How Doncaster firm Pennine Stone is helping clean-up the air in big cities

When it comes to clean air in Britain’s town and cities, Doncaster building products manufacturer Pennine Stone could be part of the solution.

By David Kessen
Tuesday, 18th June 2019, 5:19 pm
Updated Thursday, 1st August 2019, 6:53 pm

It is early days, but the Carcroft based company is currently working with one of Britain’s top universities on a project which could help clear the air by using moss to soak up pollution.

The firm has been working with The Bartlett School of Architecture, part of University College London, on a product that would enable moss to be planted within the walls of building, to absorb carbon dioxide.

The firm, which creates tough stone products through sand and cement, created stone blocks with patterned grooves. When moss is grown in the grooves, it creates an attractive pattern.

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Caster John Moore, pictured. Picture: Marie Caley NDFP-20-06-19-PennineStoneLimited-6

The hope is that it will also play a role in cleaning the air, and the project will looking into that.

It is a project that has drawn international interest, and the team from Pennine Stone were recently displaying the project at the Pompidou Centre in Paris as part of an exhibition.

Panels are being installed in parts of London to see how well the idea works.

Pennine Stone managing director Richard Walsh said: “Lots of people plant green walls, where plants grown on a wall, but the plants need constant care. But moss, looked after properly, can look dead but come back to life when it rains. The idea is that it would indefinitely suck pollutants out of the air.”

Casters Allan Fawley and Paul Moore, pictured filling TecLite moulds. Picture: Marie Caley NDFP-20-06-19-PennineStoneLimited-2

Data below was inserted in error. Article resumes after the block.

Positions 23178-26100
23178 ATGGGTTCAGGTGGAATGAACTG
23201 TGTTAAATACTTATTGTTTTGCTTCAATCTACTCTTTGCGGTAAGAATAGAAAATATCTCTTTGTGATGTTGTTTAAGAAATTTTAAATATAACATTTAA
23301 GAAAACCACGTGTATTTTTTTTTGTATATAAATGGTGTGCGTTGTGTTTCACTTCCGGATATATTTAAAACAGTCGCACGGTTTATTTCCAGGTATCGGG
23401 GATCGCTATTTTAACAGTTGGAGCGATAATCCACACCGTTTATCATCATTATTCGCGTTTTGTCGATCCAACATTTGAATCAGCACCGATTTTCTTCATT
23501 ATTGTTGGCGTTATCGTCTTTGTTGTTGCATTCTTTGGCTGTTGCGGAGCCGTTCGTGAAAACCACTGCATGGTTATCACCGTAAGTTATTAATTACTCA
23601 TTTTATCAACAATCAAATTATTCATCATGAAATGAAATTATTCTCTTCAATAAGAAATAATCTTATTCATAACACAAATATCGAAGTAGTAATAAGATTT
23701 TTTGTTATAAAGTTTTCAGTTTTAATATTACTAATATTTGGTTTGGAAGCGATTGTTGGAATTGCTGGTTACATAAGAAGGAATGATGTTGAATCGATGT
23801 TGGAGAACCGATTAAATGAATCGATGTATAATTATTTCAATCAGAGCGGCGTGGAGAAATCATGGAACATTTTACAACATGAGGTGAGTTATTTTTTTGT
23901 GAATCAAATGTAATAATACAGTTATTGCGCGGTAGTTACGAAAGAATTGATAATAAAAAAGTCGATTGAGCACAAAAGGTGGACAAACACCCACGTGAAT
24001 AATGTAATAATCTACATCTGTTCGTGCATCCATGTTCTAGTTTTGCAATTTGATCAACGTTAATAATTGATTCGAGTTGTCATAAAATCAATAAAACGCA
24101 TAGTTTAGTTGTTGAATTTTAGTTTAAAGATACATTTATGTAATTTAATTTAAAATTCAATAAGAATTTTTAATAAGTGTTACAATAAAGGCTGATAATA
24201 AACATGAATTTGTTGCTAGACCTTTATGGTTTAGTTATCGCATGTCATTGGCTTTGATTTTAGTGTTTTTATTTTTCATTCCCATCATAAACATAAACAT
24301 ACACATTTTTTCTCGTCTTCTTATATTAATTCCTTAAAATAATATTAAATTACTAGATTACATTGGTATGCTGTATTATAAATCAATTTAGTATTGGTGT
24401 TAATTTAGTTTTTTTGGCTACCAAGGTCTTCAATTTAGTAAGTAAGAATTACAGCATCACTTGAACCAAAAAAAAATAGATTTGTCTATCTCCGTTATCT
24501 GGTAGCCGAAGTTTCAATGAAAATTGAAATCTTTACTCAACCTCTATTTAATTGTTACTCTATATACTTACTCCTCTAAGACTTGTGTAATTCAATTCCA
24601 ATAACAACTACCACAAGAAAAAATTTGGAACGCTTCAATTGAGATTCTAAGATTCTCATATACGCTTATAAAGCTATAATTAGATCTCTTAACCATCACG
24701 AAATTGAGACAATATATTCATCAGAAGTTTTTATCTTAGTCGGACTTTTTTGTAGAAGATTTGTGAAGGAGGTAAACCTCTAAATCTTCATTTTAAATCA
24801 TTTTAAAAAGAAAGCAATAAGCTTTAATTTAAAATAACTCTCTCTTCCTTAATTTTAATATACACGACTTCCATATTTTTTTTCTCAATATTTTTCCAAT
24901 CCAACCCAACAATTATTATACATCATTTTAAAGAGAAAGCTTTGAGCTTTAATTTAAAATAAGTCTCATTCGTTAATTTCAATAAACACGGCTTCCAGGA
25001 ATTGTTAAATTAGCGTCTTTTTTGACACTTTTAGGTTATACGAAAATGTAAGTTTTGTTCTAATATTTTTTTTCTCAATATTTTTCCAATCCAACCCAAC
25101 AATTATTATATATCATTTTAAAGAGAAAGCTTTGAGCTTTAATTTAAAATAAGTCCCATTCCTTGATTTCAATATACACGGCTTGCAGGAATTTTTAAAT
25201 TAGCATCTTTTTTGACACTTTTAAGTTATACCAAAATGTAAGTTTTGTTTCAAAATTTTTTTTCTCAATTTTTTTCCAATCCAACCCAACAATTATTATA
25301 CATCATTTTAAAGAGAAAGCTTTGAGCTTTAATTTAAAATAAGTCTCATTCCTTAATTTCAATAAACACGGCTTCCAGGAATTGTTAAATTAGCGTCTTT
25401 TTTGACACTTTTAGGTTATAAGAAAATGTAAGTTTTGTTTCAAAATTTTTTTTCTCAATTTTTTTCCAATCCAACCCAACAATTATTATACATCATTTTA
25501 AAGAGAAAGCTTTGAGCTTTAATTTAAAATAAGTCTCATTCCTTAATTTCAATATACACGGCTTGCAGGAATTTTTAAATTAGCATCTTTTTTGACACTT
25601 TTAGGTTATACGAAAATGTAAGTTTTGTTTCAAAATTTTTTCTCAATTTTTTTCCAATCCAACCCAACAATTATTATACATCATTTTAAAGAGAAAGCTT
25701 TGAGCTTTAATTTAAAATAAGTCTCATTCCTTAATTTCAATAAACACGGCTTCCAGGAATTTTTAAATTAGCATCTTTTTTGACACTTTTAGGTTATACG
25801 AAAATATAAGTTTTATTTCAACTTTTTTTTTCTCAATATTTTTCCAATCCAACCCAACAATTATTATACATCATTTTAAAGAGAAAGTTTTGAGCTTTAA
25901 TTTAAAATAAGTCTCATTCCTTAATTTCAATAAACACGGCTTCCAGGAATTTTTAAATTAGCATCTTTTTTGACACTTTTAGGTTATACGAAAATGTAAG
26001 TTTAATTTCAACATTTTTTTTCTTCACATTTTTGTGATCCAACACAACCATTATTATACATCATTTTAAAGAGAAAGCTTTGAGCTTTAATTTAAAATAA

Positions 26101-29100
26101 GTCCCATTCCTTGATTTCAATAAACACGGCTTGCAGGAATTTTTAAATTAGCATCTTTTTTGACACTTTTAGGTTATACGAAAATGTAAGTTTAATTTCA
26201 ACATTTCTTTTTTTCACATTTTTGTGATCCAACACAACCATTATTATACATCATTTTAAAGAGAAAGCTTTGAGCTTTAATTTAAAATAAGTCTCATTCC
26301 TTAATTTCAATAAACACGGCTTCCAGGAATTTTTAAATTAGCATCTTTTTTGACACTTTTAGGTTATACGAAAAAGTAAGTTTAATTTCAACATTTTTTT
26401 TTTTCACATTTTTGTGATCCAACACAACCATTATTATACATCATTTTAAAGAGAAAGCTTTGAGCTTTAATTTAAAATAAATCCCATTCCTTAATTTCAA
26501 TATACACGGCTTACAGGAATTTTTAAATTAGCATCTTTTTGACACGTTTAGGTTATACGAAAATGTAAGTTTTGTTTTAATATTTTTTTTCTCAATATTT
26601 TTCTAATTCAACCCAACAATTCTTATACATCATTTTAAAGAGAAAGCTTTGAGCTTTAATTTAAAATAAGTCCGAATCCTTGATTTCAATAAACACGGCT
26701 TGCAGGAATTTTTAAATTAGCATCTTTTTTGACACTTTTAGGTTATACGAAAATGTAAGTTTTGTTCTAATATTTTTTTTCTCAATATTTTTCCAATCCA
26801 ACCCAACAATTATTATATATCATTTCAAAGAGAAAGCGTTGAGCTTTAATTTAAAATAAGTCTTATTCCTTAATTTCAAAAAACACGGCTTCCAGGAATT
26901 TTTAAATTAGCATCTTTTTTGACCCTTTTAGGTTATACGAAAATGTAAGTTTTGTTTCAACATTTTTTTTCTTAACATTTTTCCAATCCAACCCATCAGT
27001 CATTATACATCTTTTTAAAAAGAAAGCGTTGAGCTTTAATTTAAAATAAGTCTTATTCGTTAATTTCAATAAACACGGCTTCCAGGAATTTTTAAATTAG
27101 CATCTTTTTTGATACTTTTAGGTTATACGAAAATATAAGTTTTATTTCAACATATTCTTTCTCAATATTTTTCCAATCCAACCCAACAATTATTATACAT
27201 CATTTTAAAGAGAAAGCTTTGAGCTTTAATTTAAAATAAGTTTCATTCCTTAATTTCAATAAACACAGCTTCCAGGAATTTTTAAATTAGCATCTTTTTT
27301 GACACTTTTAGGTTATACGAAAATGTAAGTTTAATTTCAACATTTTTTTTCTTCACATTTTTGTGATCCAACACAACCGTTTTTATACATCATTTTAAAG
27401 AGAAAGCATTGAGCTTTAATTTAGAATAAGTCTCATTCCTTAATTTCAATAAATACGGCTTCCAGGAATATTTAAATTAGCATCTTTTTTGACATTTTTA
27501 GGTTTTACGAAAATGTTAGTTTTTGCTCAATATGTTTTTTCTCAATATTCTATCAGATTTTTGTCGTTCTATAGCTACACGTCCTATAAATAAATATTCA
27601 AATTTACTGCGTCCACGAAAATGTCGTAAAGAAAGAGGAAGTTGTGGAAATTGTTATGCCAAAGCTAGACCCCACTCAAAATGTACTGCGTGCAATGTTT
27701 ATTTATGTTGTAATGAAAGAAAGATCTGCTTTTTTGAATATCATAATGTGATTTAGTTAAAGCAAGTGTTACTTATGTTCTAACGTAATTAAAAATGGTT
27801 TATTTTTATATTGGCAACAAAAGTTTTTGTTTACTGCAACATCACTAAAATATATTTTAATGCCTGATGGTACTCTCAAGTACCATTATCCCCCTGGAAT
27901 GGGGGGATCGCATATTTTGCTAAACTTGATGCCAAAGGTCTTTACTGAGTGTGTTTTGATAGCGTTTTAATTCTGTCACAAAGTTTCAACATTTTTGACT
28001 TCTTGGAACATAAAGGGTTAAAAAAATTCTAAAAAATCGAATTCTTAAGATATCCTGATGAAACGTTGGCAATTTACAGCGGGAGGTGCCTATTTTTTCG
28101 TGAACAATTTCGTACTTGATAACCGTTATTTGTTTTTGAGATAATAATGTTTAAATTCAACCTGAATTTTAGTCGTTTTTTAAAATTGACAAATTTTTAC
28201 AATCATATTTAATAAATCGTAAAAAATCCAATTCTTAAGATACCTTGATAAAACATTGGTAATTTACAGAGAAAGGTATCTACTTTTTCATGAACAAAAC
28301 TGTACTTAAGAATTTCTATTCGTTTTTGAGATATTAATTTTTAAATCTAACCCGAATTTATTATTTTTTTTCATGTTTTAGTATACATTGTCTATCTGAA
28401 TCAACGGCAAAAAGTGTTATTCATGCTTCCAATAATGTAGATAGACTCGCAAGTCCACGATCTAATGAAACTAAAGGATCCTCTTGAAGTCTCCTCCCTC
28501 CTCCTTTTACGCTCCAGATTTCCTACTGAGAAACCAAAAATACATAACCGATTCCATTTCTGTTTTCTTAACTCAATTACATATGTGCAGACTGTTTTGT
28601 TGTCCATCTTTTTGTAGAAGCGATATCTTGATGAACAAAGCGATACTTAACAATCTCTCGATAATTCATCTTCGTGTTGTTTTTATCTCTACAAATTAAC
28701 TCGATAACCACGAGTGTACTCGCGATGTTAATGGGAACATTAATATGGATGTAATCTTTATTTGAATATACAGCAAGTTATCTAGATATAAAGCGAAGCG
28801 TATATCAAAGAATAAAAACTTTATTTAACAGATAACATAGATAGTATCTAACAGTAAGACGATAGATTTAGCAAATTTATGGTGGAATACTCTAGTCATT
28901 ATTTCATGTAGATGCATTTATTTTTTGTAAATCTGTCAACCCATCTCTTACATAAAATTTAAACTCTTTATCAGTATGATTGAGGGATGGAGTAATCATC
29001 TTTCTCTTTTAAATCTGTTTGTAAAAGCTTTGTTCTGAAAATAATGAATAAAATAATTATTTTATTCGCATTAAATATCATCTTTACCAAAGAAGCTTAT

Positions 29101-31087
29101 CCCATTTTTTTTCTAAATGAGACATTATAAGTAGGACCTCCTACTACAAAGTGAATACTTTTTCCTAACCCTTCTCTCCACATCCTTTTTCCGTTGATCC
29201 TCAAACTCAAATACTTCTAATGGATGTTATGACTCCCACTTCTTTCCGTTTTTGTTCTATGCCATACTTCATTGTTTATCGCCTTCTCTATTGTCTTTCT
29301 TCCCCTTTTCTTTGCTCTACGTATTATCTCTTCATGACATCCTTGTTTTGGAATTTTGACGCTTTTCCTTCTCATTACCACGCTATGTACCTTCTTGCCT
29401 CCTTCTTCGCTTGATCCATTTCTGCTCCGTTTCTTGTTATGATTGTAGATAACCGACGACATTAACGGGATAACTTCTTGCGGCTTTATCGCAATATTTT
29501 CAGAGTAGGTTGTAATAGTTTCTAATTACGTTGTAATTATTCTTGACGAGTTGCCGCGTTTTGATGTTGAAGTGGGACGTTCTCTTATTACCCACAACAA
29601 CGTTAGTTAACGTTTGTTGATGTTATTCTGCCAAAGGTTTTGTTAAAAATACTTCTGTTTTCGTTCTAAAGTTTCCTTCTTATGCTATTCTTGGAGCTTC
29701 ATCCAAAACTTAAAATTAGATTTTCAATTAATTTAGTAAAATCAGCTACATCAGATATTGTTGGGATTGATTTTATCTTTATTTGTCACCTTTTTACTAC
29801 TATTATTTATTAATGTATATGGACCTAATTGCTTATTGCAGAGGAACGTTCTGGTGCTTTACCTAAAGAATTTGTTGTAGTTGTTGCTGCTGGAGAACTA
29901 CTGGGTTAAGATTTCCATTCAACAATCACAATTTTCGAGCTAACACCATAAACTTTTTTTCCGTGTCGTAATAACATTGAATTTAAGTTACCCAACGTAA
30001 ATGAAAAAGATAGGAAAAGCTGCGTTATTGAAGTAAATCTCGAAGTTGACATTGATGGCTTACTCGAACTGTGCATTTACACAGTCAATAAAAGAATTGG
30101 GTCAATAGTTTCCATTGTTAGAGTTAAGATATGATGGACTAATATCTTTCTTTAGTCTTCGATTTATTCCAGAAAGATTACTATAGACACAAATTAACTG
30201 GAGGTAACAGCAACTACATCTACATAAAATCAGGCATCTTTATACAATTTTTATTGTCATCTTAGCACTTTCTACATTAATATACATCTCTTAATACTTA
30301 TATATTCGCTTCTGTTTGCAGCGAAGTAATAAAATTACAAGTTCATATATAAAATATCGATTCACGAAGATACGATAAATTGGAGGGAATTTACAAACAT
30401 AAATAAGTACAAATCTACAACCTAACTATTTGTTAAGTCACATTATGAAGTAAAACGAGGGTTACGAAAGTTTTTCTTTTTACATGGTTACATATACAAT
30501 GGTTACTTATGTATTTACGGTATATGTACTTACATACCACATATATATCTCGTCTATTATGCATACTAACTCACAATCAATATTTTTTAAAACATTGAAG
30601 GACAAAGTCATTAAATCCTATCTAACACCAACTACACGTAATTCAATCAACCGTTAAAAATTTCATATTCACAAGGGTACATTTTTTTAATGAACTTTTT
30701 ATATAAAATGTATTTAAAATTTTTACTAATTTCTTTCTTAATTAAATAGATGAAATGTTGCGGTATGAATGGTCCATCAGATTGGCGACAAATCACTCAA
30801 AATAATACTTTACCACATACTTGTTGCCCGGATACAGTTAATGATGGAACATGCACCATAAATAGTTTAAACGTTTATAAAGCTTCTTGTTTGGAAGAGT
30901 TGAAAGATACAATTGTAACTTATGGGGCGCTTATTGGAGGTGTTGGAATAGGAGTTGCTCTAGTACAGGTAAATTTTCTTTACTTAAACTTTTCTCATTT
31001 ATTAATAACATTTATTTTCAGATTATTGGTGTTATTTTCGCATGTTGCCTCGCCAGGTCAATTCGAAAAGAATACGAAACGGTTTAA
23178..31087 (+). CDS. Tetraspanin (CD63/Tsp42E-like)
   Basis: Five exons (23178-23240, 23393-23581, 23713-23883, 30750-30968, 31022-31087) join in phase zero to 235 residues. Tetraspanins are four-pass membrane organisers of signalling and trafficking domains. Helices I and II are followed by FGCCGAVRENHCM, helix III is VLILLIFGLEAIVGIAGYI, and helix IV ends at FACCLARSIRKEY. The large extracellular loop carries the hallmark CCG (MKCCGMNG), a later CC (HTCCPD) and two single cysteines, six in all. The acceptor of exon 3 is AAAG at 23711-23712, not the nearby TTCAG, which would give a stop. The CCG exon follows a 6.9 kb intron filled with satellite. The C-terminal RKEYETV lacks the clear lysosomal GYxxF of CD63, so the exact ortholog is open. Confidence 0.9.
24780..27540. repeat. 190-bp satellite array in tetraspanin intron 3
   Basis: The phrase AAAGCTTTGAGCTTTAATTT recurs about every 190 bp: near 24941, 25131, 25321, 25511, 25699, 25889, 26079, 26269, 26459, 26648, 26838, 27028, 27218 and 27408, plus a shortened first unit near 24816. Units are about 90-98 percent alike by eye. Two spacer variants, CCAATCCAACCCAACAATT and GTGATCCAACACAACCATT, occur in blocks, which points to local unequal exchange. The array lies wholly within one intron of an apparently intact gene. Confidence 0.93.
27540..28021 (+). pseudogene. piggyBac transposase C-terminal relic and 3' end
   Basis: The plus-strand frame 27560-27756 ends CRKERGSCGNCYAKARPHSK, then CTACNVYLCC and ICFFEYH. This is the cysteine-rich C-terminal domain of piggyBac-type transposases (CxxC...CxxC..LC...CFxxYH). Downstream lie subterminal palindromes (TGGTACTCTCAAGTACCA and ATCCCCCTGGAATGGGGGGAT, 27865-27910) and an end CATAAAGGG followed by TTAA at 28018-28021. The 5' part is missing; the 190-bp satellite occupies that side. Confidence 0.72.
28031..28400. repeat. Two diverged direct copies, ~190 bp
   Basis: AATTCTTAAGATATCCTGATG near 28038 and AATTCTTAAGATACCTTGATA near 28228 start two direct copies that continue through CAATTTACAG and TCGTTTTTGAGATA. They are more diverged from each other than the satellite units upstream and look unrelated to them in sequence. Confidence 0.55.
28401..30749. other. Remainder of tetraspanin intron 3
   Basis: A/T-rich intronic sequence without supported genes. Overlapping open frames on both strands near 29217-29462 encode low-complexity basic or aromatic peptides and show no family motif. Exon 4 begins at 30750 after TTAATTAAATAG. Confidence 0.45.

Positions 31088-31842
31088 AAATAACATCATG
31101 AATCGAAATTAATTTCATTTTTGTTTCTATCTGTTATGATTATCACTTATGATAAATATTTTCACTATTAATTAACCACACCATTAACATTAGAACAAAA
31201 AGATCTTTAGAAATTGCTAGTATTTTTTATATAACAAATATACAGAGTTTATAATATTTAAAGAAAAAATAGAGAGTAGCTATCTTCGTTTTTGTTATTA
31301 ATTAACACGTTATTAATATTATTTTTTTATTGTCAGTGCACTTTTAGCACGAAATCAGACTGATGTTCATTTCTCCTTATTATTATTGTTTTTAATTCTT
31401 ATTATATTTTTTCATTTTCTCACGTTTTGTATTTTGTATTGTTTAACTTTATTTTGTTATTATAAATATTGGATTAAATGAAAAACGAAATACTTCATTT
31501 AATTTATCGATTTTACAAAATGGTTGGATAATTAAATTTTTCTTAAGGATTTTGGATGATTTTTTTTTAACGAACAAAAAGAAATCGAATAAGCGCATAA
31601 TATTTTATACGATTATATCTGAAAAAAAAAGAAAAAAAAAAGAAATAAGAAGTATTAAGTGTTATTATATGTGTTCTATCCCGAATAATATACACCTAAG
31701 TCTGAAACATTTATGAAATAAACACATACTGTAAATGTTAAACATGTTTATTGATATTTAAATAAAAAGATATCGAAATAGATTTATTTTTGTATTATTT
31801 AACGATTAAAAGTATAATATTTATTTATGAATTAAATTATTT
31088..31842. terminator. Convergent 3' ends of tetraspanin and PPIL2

It is one of the more unusual projects which have involved the firm.

Pennine Stone creates stone products using moulds. It uses a mixture of sand and cement.

Builders up and down the country come to the firm when they need decorative features for their properties.

They may be decorative features around doors and windows. Popular items include columns to go alongside doors, pediments to go above doors and windows, and name plaques. The can even create coats of arms in stone.

A good example of their work is the stone entrance sign at the Yorkshire Wildlife Park.

Around two thirds of the firm’s work is used by major housebuilders, who buy standard products to improve the appearance of their home. Most of the rest of the work is for what they describe as ‘bespoke projects’, usually projects to build large one-off homes for wealthly clients who have commissioned their own designs, and want attractive decorative detail on the walls.

They have been manufacturing the products from their Askern Road factory since 2001, and currently employ 107 staff, making 2,000 stone products a day.

Mr Walsh sees the firm as a barometer for the economy. When the construction industry is busy, Pennine Stone is busy. They saw tough times during the recession that followed the 2008 banking crash, but have bounced back and are expanding again.

One of the growth areas at present is a product called glass re-enforced concrete. The product is the same, reconstructed stone as is used in other products, but uses glass fibre to give the stone a high tensile strength, using a similar principle to that used in most re-enforced concrete.

Mr Walsh is chairman of the Glass Re-enforced Concrete Association.

It is becoming popular as a material to use on the outside of buildings, and has the big safety advantage that concrete is not flammable – an issue that has been high profile since the Grenfell Tower disaster two years ago.

“It is a great product that we have been supplying for a number of years,” said Mr Walsh. “What we are seeing now is that we are expanding in that area. It is being used more on the outside of large buildings, and we are looking at a number of large projects that might require some further expansion. That may create more jobs here.”